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Laughing in the Rain

Robert Moss
California Dream In: Robert Moss, prominent therapist and author of "Conscious Dreaming," channels his energy on a review of "The Umbrellas of Cherbourg," now playing at the Nickelodeon.

Photo by Nicole Keys

Dream therapist Robert Moss finds charm and chuckles and a lot of Freudian symbolism in 'The Umbrellas of Cherbourg'

By David Templeton

Metro Santa Cruz writer David Templeton invites interesting people to interesting movies in his ongoing quest for the ultimate post-film conversation. This week he sees The Umbrellas of Cherbourg in the company of esteemed author and dream therapist Robert Moss.

WHEN ROBERT MOSS went to bed last night in a Washington, D.C., hotel, he knew that he'd be waking up this morning and boarding a plane for San Francisco, where he would be met by an escort and ferried to a downtown theater. There, he would be met by myself, whereon we would see, he believed, a gritty little art film about a New York artist. What Mr. Moss was unaware of, as he slipped into R.E.M. sleep, was that these plans had changed. At the last moment, I had suggested an entirely different movie, The Umbrellas of Cherbourg. His publicist, confirming the switch, updated his itinerary, which he would receive upon arrival on the West Coast.

"So then," he now relates, speaking in the mellifluent Australian tones of his birthplace as we gobble burgers following the show, "knowing nothing of The Umbrellas of Cherbourg, and having no idea that I'd be seeing it with you, I went to bed and had the following dream. ..."

He pauses dramatically, takes another bite, then goes on. "I was involved with a willowy, Catherine Deneuve­type blond. It was quite a complicated dream. Much comings and goings. A seaport location. The key element that I remember--which made me think when I saw the change in my schedule--was toward the end of the dream. This woman who had been trying to attract my interest, or get involved with me or confirm a relationship, hugs me, and I develop fondly romantic and erotic interest in her, and she's pleased, and she says, 'It's because of the umbrella, isn't it?' "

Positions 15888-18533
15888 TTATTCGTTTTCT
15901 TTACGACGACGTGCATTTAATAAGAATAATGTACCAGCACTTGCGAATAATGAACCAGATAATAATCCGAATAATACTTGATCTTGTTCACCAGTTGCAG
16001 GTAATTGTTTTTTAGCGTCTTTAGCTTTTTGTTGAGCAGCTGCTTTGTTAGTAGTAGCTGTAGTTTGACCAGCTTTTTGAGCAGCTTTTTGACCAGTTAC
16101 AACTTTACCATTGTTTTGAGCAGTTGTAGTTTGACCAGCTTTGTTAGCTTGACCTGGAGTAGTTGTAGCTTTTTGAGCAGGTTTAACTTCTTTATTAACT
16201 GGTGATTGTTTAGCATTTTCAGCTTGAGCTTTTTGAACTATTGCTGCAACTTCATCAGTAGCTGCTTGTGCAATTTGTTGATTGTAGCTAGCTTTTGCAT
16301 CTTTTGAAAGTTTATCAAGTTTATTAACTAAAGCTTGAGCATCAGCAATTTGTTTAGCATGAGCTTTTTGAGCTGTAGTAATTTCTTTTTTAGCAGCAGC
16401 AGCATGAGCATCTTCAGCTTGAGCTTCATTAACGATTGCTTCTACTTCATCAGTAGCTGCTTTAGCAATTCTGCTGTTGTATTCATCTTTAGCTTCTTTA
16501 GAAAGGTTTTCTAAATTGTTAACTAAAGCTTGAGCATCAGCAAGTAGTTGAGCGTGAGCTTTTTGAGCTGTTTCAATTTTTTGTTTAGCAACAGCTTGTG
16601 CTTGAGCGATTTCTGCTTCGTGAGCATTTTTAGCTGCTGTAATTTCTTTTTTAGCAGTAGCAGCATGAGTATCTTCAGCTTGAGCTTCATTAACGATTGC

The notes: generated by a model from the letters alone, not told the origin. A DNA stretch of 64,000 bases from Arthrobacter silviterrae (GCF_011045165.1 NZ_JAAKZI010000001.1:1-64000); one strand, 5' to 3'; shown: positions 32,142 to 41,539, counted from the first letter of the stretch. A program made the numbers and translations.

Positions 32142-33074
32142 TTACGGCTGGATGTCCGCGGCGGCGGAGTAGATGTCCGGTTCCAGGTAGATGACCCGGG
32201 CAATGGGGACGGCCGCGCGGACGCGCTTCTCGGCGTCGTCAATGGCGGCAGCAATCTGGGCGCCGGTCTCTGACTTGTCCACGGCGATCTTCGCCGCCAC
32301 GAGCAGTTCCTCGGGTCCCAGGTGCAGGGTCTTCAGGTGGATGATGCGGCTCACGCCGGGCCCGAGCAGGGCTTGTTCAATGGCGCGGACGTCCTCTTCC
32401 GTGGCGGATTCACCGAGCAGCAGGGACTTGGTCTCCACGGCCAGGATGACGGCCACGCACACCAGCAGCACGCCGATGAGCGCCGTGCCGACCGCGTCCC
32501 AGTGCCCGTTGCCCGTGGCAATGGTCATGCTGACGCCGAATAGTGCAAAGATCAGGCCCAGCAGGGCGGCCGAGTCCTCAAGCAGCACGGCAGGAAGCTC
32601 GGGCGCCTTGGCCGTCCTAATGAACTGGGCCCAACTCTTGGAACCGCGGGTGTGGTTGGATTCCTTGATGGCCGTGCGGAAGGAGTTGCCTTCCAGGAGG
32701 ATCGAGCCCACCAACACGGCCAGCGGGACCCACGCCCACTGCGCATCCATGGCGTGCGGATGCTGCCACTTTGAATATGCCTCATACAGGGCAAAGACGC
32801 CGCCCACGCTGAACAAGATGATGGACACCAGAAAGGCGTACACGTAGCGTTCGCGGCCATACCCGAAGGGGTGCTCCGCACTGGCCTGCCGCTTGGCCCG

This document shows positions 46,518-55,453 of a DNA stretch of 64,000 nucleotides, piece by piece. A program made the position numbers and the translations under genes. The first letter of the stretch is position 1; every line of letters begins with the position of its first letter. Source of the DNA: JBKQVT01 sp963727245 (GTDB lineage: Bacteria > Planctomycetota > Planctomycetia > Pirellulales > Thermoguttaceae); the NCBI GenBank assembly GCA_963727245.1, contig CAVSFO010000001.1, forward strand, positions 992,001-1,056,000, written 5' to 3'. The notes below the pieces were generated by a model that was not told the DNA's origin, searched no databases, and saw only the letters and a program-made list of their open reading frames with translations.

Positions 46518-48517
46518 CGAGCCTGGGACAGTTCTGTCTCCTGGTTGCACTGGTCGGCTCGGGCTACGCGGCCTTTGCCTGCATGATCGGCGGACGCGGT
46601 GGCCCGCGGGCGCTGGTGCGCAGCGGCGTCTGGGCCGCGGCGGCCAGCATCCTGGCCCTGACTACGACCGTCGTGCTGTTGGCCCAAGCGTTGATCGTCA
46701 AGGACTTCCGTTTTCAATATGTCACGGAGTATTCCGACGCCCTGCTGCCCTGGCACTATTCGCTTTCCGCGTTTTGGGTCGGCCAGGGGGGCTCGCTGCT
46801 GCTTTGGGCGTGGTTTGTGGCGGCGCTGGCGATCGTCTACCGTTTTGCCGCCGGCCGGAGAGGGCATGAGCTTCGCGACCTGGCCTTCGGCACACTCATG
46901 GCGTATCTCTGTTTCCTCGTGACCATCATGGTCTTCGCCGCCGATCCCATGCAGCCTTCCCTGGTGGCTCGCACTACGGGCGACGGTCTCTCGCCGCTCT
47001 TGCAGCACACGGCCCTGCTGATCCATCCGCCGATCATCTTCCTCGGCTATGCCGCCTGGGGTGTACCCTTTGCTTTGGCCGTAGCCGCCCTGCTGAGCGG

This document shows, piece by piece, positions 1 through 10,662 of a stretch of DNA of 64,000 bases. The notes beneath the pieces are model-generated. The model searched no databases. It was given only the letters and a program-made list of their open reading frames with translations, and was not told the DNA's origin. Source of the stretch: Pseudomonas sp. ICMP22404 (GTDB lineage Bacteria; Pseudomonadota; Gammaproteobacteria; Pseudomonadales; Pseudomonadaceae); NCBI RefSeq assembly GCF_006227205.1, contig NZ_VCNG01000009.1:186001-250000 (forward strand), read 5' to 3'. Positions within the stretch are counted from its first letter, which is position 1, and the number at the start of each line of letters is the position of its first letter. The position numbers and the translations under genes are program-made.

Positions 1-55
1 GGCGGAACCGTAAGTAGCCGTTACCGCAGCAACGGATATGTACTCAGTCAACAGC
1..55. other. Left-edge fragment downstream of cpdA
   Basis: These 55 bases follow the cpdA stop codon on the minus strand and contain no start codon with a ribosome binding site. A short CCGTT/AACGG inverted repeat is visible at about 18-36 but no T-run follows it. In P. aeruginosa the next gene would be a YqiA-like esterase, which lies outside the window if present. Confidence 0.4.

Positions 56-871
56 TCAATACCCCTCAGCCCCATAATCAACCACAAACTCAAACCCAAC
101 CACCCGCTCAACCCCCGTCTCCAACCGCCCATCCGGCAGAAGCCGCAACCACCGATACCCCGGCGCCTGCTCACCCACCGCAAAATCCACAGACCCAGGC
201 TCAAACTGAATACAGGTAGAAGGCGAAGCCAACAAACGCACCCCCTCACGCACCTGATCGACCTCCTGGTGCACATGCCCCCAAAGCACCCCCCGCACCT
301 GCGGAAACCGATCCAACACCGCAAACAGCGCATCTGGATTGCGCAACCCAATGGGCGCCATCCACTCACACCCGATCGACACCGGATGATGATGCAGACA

Continuing, he says, "So this morning, recalling this, I tried the dream out on a couple of blondes I met in Washington, D.C., to see what umbrellas meant to them. No help there, though I did receive some fairly interesting looks. Then I got to San Francisco, saw my revised schedule and, of course, it said, The Umbrellas of Cherbourg. "It was at this point that I began to wonder whether I had dreamed this viewing before it happened. You know, some shamans believe we dream everything before it happens, but we can only remember a small amount. I now suspect that this movie was in my dreaming.

"Isn't that neat?"

It certainly is. Moss is the author of numerous books and novels. The latest is Conscious Dreaming (Crown, 1996), a witty, remarkably stirring step-by-step guide to shamanic dreaming techniques learned from Aboriginal and Native American cultures. It's enjoyably eye-opening.

The Umbrellas of Cherbourg, first released in 1964 and now back for another go-round, is a delirious, one-of-a-kind delight, a fitting choice for Mr. Moss' comments because of the film's dreamiest elements: surreal use of color, outrageously contrived symbolism, earnest dialogue that is sung, not spoken. It stars Nino Castelnuovo and a very young Catherine Deneuve (surprise!), and tells a simple tale of two lovers parted by unfair circumstances, whose pledge of eternal love becomes muddled by fear. When each lover finally makes his/her decision, the result is gloriously bittersweet.

Moss loved it.

In fact, he chuckled non-stop through the first 20 minutes.

"I did, didn't I?" he confesses, not sheepishly. "Here's a situation where everyone is singing every line, including, 'I need to go to the men's room' and 'Please fill up the gas tank.' It's the kind of thing that would lead me to wonder if I were dreaming or not.

"Besides," he gleams, "I was laughing because it was so thoroughly campy and hokey and just funny. I was laughing because of the exuberance of the colors, you know, which were reminiscent of Miami Vice, and again, as in dreams, these colors were almost fantastically vivid. I was laughing a lot because of the Freudian gloss that was put on everything. We have the gas tank, the service station, the phallic nozzles sliding into the open gas tanks. The decanter of blood-red wine, held between the girl's thighs as she tells her mother she's pregnant. It was all great fun."

If The Umbrellas of Cherbourg was, in fact, not a movie but a dream that one of his clients had dreamed, would such symbolism be used to interpret the event?

"A Freudian analyst certainly would have," he replies, "and a Jungian therapist would use it another way. But simple interpretation is only one of many, many ways to look at dreams, you know. In dreams, we have access to a deeper and wiser way of knowing. Our mind is not limited to time and place. We can see into the future. The source of dreams is also the source of intuition, creativity and our deepest personal truths.

"The big problem in life," Moss adds, "as our lovers in the film demonstrate, is that when we are awake, we can sometimes see things clearly, but then we don't take any appropriate action. In dreams, we are led to take our waking perceptions and then to do something about them."

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From the October 10-16, 1996 issue of Metro Santa Cruz

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